In this context, a recent paper published by Yang et al. (21) on Stem Cell Translational Medicine clearly represents an important breakthrough. The relevance of the study of this group (from the Clinical and Translational Research Center of Shanghai, School of Life Sciences and Technology, Tongji University, China) is in the fact that they used the established 5i/L/FA system (18) to reprogram for the first time fibroblasts of a patient with β-thalassemia into transgene-free naïve iPSCs with molecular signatures of ground-state pluripotency. Using the CRISPR/Cas9 genome editing system, it was shown that these naïve iPSCs exhibited significantly improved gene-correction efficiencies compared with the corresponding primed iPSCs.
Gene editing on iPSCs: general considerations
The relevant parameters to be considered in iPSC gene editing are (I) the source of adult cells for iPSCs production; (II) the method for iPSCs production; (III) the genome editing system; (IV) the target genomic sequence(s) (8). These parameters impact with some features of the protocol, i.e., invasiveness of the sampling from β-thalassemia patients (point “I”); efficiency of iPSC production and growth ability (point “II”); off-target effects, genotoxicity and gene correction efficiency (point “III”); type of strategy for recovery the biological activity of β-thalassemia erythroid cells by correcting the primary mutation, modify regulatory region, or both (point “IV”).
Production of naïve iPSCs and advantages of their use
In the procedure presented by Yang et al. (21) fibroblasts were used for naïve iPSC production. For transfection, episomal vectors were employed encoding Oct3, Sox2, Klf4, Myc and NANOG, i.e., factors that play a pivotal role in iPSCs generation, as originally reported by the pioneering work by Takahashi & Yamanaka (9). The episomal vectors allow a transgene-free strategy for the expression of iPSC inducing factors, minimizing the risk of genotoxicity associated with integration in the genome of target cells. After transfection, the cells were cultured in slightly modified conventional human embryonic stem cell medium (hESM) for 6 days. Then, the medium was replaced with human naïve medium (5i/L/FA medium) and cultured for 14–20 days. During this culture period dome-shaped colonies similar to mouse ESCs were clearly visible and were selected and expanded by single cell passaging. As far the source of adult stem cells, Yang et al. used adult fibroblast and urinary cells (21). Importantly, as published by several research teams, also other cell types can be reprogrammed into a ground state, such as adipose stem cells, peripheral blood cells and hepatocytes (16-19). Notably, the use of urinary cells can be considered as a non-invasive technology (21).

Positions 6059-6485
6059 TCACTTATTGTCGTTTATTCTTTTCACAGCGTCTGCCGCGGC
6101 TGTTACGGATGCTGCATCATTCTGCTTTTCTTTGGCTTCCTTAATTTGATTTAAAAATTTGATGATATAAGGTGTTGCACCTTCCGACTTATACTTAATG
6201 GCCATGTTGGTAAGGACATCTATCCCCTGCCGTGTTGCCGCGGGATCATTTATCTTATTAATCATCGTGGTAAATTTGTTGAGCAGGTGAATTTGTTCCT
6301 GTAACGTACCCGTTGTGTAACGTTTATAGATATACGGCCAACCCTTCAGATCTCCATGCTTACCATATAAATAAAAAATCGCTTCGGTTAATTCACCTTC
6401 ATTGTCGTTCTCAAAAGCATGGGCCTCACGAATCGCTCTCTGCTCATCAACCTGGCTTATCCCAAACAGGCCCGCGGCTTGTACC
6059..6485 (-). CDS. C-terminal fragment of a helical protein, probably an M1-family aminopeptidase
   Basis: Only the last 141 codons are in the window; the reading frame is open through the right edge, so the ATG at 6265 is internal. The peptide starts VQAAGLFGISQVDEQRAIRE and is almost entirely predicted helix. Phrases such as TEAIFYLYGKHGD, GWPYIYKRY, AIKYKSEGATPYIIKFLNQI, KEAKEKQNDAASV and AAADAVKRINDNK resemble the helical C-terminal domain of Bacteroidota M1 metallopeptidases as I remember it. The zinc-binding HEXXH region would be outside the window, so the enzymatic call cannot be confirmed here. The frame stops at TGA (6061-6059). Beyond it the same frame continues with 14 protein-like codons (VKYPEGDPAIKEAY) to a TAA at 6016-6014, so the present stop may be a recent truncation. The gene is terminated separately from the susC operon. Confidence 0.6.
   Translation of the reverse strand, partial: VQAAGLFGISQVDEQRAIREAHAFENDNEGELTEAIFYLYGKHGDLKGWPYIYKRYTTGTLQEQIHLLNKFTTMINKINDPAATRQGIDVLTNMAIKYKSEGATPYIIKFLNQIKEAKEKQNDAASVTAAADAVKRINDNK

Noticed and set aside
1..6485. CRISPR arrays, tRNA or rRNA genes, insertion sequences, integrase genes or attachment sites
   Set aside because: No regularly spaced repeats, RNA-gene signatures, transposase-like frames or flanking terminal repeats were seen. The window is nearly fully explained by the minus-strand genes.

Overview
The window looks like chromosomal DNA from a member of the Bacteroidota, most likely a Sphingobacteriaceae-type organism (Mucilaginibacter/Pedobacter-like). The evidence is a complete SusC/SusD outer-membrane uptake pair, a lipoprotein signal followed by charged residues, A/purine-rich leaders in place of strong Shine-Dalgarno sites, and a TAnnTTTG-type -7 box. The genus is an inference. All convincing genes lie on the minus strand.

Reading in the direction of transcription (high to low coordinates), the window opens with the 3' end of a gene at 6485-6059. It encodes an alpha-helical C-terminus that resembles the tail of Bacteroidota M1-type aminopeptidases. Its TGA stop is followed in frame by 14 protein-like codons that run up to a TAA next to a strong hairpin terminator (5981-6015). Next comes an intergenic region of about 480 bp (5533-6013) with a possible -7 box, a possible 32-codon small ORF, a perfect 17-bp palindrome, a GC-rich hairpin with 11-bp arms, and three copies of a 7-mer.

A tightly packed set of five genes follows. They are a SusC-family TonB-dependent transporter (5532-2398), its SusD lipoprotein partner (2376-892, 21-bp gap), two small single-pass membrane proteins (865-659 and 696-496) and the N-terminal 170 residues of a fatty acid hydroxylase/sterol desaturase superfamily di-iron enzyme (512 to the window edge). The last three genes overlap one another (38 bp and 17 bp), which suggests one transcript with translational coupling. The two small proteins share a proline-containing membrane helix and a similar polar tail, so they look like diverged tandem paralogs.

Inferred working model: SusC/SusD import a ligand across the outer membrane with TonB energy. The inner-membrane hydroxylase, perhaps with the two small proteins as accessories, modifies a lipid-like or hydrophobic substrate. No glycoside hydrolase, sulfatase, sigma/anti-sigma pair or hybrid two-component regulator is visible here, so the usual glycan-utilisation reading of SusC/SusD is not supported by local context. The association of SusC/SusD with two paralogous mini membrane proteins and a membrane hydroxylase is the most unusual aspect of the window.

The advantages of using naïve iPSCs are under debate and can be summarized as follows when comparison is made to primed iPSCs: high proliferation ability, efficient single-cell cloning and recovery. These features facilitate mutant gene targeting and drug screening, allowing application of iPSCs in disease modeling and regenerative medicine. Moreover naïve iPSCs can efficiently produce cross-species chimeras, allowing the development of very appealing experimental model systems (21).
Gene editing: the choice of the strategy
The relative benefits of alternative gene editing systems is at present under debate and should be carefully monitored with respect to several parameters, of which the most important are efficiency and off-target effects. The genome editing system employed by Yang et al. (21) for genetic correction of the the naïve iPSCs was the CRISPR/Cas9 strategy; however, other approaches can be considered, such as those based on zinc finger nucleases (ZFNs) (22) and TAL effector nucleases (TALENs) (23). Moreover, other Cas9-like systems have been described, including the CRISPR/Cpf1 nuclease platform, dimeric RNA-guided FokI nucleases, and use of Cas9’s derived from a variety of prokaryotic species (8).
Gene editing: the choice of the genomic target
In the procedure developed by Yang et al. (21) the target genomic sequence was the β-41/42 mutation of the β-globin gene (HBB). This is characterized by a TCTT deletion between the 41st and 42nd amino acids of the HBB gene, causing a frame-shift leading to a β0-thalassemia phenotype. It is expected that this approach will be useful for any other β-thalassemia mutations, with the exception of large gene deletions in which globin gene addition (instead of globin gene correction) is required.
While the CRISPR/CAS gene correction was directed to the β-thalassemia mutation, the described strategy might also consider targeting of other genomic regions involved in key processes, such as production of fetal hemoglobin and generation of a HPFH-like phenotype. It should be underlined that genome editing-based therapies include not only gene correction but also disruption of target gene regions. In the case of β-thalassemia this gene disruption targeting might include not only discrete regions of the β-globin gene cluster, but also direct or indirect transcriptional repressors of human γ-globin genes, such as BCL11A, MYB, HLF-1, EHMT1/EHMT2 and LRF/ZBTB7A (see Figure 2). The description of these alternative targets in customizing gene editing has been recently reviewed by Canver and Orkin (8).
Combination therapy based on gene addition, gene editing and HbF inducers